Family history and exposure to radiation may affect the risk of developing childhood ALL.

Anything that increases your risk of getting a disease is called a risk factor. Having a risk factor does not mean that you will get cancer; not having risk factors doesn't mean that you will not get cancer. People who think they may be at risk should discuss this with their doctor. Possible risk factors for ALL include the following:

  • Having a brother or sister with leukemia.
  • Being white or Hispanic.
  • Living in the United States.
  • Being exposed to x-rays before birth.
  • Being exposed to radiation.
  • Past treatment with chemotherapy or other drugs that weaken the immune system.
  • Having certain changes in genes or geneticdisorders, such as Down syndrome.

Possible signs of childhood ALL include fever and bruising.

These and other symptoms may be caused by childhood ALL. Other conditions may cause the same symptoms. A doctor should be consulted if any of the following problems occur:

  • Fever.
  • Easy bruising or bleeding.
  • Petechiae (flat, pinpoint, dark-red spots under the skin caused by bleeding).
  • Bone or joint pain.
  • Painless lumps in the neck, underarm, stomach, or groin.
  • Pain or feeling of fullness below the ribs.
  • Weakness, feeling tired, or looking pale.
  • Loss of appetite.

Tests that examine the blood and bone marrow are used to detect (find) and diagnose childhood ALL.

The following tests and procedures may be used:

  • Physical exam and history: An exam of the body to check general signs of health, including checking for signs of disease, such as lumps or anything else that seems unusual. A history of the patient's health habits and past illnesses and treatments will also be taken.
  • Complete blood count (CBC) with differential: A procedure in which a sample of blood is drawn and checked for the following:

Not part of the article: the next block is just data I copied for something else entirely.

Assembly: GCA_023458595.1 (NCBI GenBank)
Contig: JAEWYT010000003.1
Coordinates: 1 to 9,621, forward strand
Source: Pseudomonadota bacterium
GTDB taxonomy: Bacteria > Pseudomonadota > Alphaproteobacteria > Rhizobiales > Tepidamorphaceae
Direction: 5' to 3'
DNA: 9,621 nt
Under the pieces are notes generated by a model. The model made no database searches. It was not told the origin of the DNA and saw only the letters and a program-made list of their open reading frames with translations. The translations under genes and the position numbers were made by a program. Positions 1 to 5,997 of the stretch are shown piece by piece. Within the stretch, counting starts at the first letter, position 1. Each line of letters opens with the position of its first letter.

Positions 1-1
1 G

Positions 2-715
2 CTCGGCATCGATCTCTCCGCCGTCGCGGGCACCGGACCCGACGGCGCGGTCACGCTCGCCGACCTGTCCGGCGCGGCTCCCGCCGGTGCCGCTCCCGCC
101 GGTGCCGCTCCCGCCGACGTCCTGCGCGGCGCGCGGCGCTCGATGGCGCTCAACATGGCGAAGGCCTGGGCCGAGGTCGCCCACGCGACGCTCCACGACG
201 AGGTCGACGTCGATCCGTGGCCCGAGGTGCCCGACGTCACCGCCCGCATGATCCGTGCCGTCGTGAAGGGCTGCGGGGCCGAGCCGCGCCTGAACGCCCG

• The number of red blood cells and platelets.
    • The number and type of white blood cells.
    • The amount of hemoglobin (the protein that carries oxygen) in the red blood cells.
    • The portion of the sample made up of red blood cells.

    Complete blood count (CBC); left panel shows blood being drawn from a vein on the inside of the elbow using a tube attached to a syringe; right panel shows a laboratory test tube with blood cells separated into layers: plasma, white blood cells, platelets, and red blood cells.
    Complete blood count (CBC). Blood is collected by inserting a needle into a vein and allowing the blood to flow into a tube. The blood sample is sent to the laboratory and the red blood cells, white blood cells, and platelets are counted. The CBC is used to test for, diagnose, and monitor many different conditions.
  • Bone marrow aspiration and biopsy: The removal of bone marrow, blood, and a small piece of bone by inserting a hollow needle into the hipbone or breastbone. A pathologist views the bone marrow, blood, and bone under a microscope to look for signs of cancer.
    Bone marrow aspiration and biopsy; drawing shows a patient lying face down on a table and a Jamshidi needle (a long, hollow needle) being inserted into the hip bone. Inset shows the Jamshidi needle being inserted through the skin into the bone marrow of the hip bone.
    Bone marrow aspiration and biopsy. After a small area of skin is numbed, a Jamshidi needle (a long, hollow needle) is inserted into the patient's hip bone. Samples of blood, bone, and bone marrow are removed for examination under a microscope.